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Healthcare Coverage and Death of a Spouse

Today’s video addresses the sad topic of how death of a spouse can affect one’s healthcare coverage. Like so many other complex healthcare issues in the U.S., how death of a spouse can affect your coverage depends on the coverage you have. It is always best to have a sense of what your options might be should your spouse predecease you. Should that happen, the objective is to carefully weigh options and work to avoid a gap in coverage. Please note that most coverage is Affordable Care Act-compliant and thus no longer medically underwritten but in spite of this advance, there are still numerous issues to weigh. We’ve outlined below the major categories of coverage and issues to keep in mind.

Group Coverage through an Employer or Union

If you are covered as a dependent with group coverage and your spouse dies, you are no longer eligible for that coverage and should be offered COBRA, the federal law temporarily extending group coverage, or mini-COBRA, state laws extending group coverage to a group of fewer than 20 employees. If you are under 65, you should consider the pros and cons of electing COBRA versus going to the individual market for coverage. Under federal law, COBRA coverage for a dependent can last up to 36 months. With mini-COBRA, the length COBRA coverage remains in effect is based on your state of residence.

In weighing these options, cost is certainly a consideration, especially if one might qualify for a premium tax credit through the Marketplace. But there are many factors to weigh, does the surviving spouse have coverage or can possibly obtain coverage through employment or future employment? If the individual market options are attractive, buying individual coverage potentially avoids a subsequent transition. Conversely, if one knows nothing about the individual market, COBRA may be an attractive option to postpone dealing with that transition.

Group of Two

Under the Affordable Care Act, a group can be as small as one owner and one employee covered by the small group plan. Should the owner die, however, there is no COBRA for the surviving spouse, any other dependents or the employee because the business is no longer considered eligible to be a group. Most often, the surviving spouse, other dependents and employee should transition to the individual market. In a situation where the spouse can run the business, then the surviving spouse would become the subscriber and the small group policy should continue. If the surviving spouse steps in to wind-down a business, our advice would be to plan ahead for a transition to the individual market because there is no COBRA when there is no business entity.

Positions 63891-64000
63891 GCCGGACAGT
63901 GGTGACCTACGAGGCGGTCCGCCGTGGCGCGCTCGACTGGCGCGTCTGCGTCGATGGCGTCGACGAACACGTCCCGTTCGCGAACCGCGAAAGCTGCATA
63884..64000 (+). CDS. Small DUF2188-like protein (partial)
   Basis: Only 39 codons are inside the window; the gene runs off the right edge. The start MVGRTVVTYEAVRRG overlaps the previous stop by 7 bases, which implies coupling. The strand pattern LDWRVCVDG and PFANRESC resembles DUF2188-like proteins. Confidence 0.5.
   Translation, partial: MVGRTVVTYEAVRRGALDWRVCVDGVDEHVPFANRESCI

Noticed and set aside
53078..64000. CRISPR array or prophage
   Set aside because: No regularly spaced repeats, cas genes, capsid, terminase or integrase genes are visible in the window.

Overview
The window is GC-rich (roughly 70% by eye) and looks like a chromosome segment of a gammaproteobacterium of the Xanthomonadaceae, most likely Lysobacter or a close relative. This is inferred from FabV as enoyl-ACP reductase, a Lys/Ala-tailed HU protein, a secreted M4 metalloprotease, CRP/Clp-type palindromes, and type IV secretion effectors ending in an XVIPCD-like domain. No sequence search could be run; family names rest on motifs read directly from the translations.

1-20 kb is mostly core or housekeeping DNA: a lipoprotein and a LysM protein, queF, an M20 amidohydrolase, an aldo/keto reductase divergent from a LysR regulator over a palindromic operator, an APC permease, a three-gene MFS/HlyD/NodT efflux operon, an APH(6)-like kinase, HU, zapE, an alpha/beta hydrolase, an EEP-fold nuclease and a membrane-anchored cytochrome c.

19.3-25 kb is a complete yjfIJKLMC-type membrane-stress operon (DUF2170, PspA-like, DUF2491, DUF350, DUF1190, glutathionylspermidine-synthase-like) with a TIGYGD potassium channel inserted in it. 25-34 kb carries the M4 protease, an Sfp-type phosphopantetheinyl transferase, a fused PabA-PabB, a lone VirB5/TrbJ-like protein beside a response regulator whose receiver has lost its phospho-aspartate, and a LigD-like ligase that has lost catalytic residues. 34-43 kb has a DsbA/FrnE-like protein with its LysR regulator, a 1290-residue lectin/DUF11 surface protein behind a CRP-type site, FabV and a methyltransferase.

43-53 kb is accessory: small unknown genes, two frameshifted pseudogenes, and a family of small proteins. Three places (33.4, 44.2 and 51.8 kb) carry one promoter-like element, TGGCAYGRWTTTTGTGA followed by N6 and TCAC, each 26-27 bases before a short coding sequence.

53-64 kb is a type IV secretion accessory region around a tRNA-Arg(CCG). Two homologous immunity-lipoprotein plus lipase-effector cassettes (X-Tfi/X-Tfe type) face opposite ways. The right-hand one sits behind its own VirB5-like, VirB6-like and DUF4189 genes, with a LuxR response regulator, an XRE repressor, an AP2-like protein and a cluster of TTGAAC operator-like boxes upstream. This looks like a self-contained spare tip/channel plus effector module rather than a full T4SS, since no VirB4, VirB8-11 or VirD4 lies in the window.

Working beyond Age 65

If you are on active group coverage beyond age 65 as a dependent and your spouse dies, you need to transition to Medicare and related products as soon as possible. You will be offered COBRA but you should not elect it except in rare circumstances because COBRA is considered secondary (pays after Medicare Part A and Medicare Part B) if you are Medicare-eligible.


Medicare enrollment is individual. As a result, whether you are on original Medicare or an Advantage Plan, death of a spouse will not affect your coverage. If both spouses are on Medicare supplement plans together, however, then the death needs to be reported to the insurer so that the premium is reduced to a single amount.

Retiree Medical and Survivor Benefits

Some companies still offer retiree medical benefits to those 65 and older and on Medicare. Should the subscriber die, the surviving spouse needs to know if the Plan has survivor benefits. This is not a given, so if you have retiree medical benefits, you should determine whether the Plan has survivor benefits. It is not unusual for companies to have changed policies over the years so there can be various classes of retiree medical with different, and usually less rich medical benefits over time.

Individual Coverage

Because individual coverage is state-based and either on or off Exchange, there are probably many different approaches to this issue depending on where you live. Remember, individual coverage is not medically underwritten, so regardless of any pre-existing conditions the surviving spouse will not lose the right to purchase coverage if the policyholder dies. That being said, there may be administrative issues if the decedent was the subscriber. It is best to be in contact with your insurance company and the Exchange, either healthcare.gov or your state-based Exchange, to understand any implications.

Another factor to consider is if you are receiving a premium tax credit and the deceased spouse was earning income. In this case the death could reduce your premium contribution or, if household income goes down enough, result in the loss of eligibility for the plan. Should this happen in the states that expanded Medicaid, the death might lead you to be eligible for Medicaid rather than subsidized individual coverage in your state.


If your family is low income and already receiving Medicaid benefits when a spouse dies, then the death of a spouse should not affect your Medicaid benefits. It is always wise to report a death as soon as possible.

There are many issues to attend to when a spouse passes away and healthcare coverage is one of the most important. Please watch the video and share this information with others. Thank you.